Gallaher Tobacco has been forced to withdraw its spoof National Lottery
poster ads for Hamlet cigars after a ruling by the Advertising Standards
The ads, created by Collett Dickenson Pearce, subvert the well-known
‘hand of fate’ image from the lottery ads. Instead of a finger pointing
through a window at the lucky winner, the hand is ‘giving the finger’ to
a lottery loser, who takes solace in smoking his Hamlet cigar (Campaign,
The poster attracted 230 complaints, most of which stated that the
illustrated gesture was offensive. Its influence on children was raised
and one complainant claimed the ad had been placed next to a primary
school. Tobacco ads are prohibited within 200 metres of schools.
In its monthly report for September, the ASA rejected Gallaher’s defence
that the gesture was in common use and therefore not offensive.
At the same time, the watchdog ruled against a Bartle Bogle Hegarty ad
that used an image of John Wayne Bobbitt’s penis. Created for the
International Fund for Animal Welfare, it was designed to highlight the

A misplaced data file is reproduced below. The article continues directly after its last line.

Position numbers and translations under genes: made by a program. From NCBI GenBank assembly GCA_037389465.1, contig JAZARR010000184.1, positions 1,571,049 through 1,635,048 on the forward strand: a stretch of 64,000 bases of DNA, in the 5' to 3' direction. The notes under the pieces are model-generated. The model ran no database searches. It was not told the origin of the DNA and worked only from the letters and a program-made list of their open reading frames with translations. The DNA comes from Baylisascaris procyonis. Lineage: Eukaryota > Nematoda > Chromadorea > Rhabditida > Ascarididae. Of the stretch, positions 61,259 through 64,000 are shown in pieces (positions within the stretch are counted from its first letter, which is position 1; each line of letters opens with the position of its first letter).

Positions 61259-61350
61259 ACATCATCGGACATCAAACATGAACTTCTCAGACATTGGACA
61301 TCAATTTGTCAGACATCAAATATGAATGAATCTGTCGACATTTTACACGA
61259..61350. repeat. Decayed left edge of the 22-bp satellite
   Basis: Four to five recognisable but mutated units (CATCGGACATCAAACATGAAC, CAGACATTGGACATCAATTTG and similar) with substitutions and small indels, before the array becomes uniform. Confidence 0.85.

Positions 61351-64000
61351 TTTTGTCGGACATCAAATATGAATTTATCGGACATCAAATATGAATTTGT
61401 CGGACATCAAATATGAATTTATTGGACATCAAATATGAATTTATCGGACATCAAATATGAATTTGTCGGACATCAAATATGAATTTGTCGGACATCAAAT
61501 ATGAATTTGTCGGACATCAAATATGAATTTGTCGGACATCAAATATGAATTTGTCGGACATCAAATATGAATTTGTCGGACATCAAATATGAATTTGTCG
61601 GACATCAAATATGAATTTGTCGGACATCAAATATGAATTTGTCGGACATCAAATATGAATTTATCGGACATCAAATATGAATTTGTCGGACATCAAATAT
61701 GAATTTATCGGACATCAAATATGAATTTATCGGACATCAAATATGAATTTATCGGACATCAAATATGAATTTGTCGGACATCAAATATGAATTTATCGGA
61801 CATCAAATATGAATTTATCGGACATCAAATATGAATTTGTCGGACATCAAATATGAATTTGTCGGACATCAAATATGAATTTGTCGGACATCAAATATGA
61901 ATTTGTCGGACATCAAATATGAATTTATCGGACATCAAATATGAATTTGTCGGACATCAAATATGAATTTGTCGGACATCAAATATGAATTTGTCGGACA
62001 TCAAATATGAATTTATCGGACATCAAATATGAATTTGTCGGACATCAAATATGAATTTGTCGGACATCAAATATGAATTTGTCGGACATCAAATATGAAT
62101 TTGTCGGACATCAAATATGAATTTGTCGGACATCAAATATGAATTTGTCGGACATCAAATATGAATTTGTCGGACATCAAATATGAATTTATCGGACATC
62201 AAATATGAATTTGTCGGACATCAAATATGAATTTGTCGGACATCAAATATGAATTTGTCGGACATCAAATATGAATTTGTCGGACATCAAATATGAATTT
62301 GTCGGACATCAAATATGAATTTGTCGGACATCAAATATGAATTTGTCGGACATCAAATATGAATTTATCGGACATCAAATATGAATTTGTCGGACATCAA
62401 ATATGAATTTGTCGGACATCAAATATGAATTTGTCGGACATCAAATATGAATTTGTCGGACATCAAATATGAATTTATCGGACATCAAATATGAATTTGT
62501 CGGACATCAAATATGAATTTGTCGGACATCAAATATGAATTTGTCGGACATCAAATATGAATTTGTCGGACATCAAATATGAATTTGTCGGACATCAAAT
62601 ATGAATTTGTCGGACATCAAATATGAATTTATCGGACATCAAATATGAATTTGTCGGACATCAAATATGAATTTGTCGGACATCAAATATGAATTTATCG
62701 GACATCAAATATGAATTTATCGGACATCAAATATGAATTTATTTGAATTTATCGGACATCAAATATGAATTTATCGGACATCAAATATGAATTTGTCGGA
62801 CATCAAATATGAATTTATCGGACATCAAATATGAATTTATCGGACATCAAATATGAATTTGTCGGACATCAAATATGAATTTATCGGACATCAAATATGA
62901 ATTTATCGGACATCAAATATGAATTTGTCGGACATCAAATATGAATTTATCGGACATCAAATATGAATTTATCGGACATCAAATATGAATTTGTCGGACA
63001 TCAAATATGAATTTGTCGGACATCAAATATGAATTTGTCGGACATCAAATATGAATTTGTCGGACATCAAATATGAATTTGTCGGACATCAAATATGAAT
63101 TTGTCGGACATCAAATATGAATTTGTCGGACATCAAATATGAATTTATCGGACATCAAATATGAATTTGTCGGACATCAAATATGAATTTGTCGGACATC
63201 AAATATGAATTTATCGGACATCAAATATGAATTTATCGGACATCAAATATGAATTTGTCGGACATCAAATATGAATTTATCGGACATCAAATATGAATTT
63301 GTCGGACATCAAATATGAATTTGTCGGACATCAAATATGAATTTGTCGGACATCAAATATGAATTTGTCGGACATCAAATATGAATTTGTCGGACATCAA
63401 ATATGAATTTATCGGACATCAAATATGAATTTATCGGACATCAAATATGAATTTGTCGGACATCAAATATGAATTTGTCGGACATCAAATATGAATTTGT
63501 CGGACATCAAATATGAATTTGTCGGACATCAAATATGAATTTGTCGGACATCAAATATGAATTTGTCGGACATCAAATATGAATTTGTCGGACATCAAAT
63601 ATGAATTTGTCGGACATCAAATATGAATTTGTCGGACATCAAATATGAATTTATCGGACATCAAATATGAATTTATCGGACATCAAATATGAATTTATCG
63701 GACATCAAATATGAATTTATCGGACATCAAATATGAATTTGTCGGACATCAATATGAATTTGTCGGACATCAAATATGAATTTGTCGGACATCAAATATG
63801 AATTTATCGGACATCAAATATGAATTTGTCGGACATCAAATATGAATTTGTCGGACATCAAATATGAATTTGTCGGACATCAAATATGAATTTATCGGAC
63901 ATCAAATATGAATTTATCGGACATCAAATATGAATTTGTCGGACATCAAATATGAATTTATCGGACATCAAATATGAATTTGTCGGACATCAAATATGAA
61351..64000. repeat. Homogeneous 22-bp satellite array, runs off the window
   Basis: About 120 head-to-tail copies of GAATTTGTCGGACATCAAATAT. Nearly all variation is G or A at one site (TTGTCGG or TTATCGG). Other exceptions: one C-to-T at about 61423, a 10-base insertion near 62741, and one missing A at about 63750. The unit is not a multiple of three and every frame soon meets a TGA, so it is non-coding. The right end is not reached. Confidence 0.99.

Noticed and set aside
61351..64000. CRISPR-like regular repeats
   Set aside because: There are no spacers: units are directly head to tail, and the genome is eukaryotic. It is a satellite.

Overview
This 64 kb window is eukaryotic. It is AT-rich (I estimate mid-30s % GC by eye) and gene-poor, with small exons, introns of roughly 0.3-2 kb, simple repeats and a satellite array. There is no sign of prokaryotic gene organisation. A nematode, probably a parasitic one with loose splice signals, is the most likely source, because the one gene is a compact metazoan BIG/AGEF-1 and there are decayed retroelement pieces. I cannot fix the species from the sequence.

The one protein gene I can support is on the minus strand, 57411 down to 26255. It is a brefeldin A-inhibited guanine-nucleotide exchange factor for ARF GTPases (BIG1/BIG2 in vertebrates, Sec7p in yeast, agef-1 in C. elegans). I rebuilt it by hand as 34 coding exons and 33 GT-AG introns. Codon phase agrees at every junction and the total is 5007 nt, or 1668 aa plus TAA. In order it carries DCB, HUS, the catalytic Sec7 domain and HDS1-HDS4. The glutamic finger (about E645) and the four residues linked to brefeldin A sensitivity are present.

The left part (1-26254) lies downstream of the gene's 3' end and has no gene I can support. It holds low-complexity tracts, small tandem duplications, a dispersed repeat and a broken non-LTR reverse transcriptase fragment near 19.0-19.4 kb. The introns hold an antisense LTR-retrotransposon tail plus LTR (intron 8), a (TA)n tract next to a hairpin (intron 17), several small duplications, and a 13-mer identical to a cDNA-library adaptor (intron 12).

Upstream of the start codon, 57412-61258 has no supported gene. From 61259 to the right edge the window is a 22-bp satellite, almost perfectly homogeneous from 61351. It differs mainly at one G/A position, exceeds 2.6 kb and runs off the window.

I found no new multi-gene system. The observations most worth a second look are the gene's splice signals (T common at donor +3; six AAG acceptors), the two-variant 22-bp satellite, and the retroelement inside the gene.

slaughter and castration of seals in Canada.
The ad carries a photograph of Bobbitt’s severed penis next to a kitchen
knife, with the line: ‘When it happened to John Wayne Bobbitt, it got
worldwide exposure. When it happens to 10,000 seals, it gets slightly
Another charity, Friends of the Earth, which was censured for an ad that
accused loggers in the Brazilian rain forest of murder, has hit back at
critics of charity advertising. The environmental pressure group has
released records kept by Brazil’s Indian affairs agency confirming four
counts of murder and other acts of aggression connected with activities
in the rainforest.
Meanwhile, BBC Radio 1 is under fire from pressure groups about an ad by
St Luke’s, which appeared in last Monday’s Times. The Association of
Retired and Persons Over 50 has written to Lord Rogers, the chairman of
the ASA, to complain that the execution depicts all old people as deaf.